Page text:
With sequestration due to take effect in a week, Transportation Secretary Ray LaHood warned that automatic spending cuts would disrupt air travel and cause a myriad of problems. Lisa Rein of the Washington Post joins Ray Suarez to discuss about what's reality, what's hype, and the Republican response to the imposing cuts.
Feb. 14, 2013
What Does the $11 Billion Dollar Airline Merger Mean for the 'Friendly Skies'?
American Airlines and US Airways announced Thursday the two companies will merge, creating the world's largest airline. The price tag for the deal is $11 billion. Holly Hegeman, airline industry analyst, and Charlie Leocha, director of the Consumer Travel Alliance join Jeffrey Brown to discuss the merger in-depth.
Feb. 14, 2013
American Airlines and US Airways Merge to Become World's Largest Airline
American Airlines and US Airways announced Thursday that the two companies will merge, creating the world's largest airline. The $11 billion deal will affect some 187 million passengers who fly the two airlines annually. Jeffrey Brown has the latest on the new alliance.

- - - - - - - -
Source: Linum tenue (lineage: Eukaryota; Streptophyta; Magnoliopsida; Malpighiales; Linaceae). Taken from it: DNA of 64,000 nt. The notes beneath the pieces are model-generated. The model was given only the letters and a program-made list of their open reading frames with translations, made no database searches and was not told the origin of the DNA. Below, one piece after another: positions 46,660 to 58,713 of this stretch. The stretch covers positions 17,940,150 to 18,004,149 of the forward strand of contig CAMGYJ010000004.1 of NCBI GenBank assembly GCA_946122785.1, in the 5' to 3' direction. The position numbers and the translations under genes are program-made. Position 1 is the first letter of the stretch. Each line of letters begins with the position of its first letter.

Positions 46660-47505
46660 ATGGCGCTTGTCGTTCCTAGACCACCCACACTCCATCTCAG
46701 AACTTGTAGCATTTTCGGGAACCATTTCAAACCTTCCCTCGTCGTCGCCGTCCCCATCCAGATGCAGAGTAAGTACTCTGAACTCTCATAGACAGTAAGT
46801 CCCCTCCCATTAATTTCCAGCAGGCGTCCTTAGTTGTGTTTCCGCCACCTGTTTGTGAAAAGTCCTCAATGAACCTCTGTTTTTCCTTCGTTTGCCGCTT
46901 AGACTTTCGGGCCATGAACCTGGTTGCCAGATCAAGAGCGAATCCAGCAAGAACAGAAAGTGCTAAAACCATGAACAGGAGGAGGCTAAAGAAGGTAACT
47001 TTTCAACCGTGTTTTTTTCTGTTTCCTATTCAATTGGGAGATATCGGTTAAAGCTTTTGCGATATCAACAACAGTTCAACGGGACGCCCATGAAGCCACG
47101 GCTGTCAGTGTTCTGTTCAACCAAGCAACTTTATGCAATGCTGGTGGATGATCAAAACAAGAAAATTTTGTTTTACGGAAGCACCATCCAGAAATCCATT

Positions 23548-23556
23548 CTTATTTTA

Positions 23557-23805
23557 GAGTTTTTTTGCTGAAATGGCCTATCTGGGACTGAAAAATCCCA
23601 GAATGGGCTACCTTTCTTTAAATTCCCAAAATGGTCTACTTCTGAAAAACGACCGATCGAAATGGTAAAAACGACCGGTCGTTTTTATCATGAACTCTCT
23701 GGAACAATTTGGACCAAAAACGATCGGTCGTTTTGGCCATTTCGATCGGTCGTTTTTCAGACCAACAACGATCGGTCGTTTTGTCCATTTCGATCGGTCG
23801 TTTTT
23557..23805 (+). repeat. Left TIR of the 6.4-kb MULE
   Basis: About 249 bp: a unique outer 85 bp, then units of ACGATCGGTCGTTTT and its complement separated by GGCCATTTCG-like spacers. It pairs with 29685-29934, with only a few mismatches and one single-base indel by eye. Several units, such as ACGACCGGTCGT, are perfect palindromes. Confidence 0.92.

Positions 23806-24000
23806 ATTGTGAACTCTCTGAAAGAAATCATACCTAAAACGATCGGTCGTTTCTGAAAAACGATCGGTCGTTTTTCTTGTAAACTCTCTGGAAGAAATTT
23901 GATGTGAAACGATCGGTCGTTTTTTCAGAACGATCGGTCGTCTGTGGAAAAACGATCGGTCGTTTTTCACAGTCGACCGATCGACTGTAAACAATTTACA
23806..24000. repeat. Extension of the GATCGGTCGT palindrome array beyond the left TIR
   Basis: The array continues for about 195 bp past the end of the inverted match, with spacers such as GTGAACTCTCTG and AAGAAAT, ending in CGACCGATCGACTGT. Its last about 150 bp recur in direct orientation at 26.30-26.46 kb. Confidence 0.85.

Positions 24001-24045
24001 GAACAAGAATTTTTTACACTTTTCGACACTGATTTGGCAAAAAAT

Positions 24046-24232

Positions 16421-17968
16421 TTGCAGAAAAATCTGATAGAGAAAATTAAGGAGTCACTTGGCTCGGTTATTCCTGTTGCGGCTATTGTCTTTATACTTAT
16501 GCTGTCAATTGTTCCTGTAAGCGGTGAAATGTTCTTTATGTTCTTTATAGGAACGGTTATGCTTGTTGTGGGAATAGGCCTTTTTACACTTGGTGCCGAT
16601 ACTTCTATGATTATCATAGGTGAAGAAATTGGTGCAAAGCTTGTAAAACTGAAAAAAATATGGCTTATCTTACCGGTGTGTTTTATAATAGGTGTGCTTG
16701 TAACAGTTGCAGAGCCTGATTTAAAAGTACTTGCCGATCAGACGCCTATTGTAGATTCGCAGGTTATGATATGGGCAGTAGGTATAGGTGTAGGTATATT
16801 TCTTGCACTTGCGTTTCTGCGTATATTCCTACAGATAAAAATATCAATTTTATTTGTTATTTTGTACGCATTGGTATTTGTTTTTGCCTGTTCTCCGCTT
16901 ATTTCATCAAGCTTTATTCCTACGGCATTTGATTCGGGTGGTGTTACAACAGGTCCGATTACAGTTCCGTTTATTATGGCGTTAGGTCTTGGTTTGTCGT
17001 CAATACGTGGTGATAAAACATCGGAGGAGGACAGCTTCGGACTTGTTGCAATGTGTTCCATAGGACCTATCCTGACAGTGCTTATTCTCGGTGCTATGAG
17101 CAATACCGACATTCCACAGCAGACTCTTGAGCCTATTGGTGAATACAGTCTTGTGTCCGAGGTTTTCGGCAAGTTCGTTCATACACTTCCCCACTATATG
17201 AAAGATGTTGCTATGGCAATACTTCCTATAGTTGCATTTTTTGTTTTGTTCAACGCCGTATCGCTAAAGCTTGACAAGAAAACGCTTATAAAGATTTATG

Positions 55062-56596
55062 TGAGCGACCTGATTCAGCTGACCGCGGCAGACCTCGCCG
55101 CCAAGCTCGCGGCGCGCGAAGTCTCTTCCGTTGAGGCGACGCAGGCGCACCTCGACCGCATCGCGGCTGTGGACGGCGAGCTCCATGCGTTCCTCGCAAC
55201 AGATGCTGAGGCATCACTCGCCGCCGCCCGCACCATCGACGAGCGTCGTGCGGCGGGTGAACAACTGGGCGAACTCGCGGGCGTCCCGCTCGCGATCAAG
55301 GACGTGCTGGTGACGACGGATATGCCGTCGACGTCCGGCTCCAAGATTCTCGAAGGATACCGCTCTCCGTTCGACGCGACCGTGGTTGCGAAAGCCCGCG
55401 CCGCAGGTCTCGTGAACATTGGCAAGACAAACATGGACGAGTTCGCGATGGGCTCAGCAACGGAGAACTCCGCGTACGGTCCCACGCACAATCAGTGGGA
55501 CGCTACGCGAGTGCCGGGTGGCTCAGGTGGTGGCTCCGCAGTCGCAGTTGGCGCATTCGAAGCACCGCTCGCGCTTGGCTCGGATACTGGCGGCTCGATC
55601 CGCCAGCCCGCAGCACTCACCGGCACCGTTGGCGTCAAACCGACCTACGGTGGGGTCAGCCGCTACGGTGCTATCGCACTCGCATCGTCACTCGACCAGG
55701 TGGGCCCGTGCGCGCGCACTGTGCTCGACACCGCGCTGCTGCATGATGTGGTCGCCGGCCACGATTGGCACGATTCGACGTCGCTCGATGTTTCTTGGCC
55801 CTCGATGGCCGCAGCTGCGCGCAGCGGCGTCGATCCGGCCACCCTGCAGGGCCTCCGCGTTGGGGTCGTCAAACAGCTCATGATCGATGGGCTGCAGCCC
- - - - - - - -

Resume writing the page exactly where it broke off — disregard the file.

Jan. 15, 2013
Straight Talk From California's Jerry Brown
California Gov. Jerry Brown is riding high. The 74-year-old Democrat has achieved a kind of political miracle: He has balanced the state's budget for the first time in 15 years.
Jan. 11, 2013
Electrical Problems Cause Bumpy Ride for Boeing's 787
The FAA announcement on the Dreamliner investigation largely focused on Boeing electrical circuit issues, and prompted in part when a landed plane's battery caught fire. Margaret Warner talks to The Wall Street Journal's Andy Pasztor about the FAA's 787 review announcement and what's at stake for Boeing.
Jan. 11, 2013
Boeing 787 Dreamline Incidents Prompt FAA to Make Comprehensive Review
Fourteen months after revealing its sophisticated 787 jet, Boeing's "Dreamliner" faces a comprehensive review by the Federal Aviation Administration. Incidents such as electrical generators failing mid-flight and its lithium batteries self-igniting have led the FAA to review the safety of the planes. Margaret Warner reports.